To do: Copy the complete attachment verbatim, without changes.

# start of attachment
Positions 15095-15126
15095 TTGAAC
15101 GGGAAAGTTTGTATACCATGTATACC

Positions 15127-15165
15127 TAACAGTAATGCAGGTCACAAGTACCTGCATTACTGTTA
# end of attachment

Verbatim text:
Positions 15095-15126
15095 TTGAAC
15101 GGGAAAGTTTGTATACCATGTATACC

Positions 15127-15165
15127 TAACAGTAATGCAGGTCACAAGTACCTGCATTACTGTTA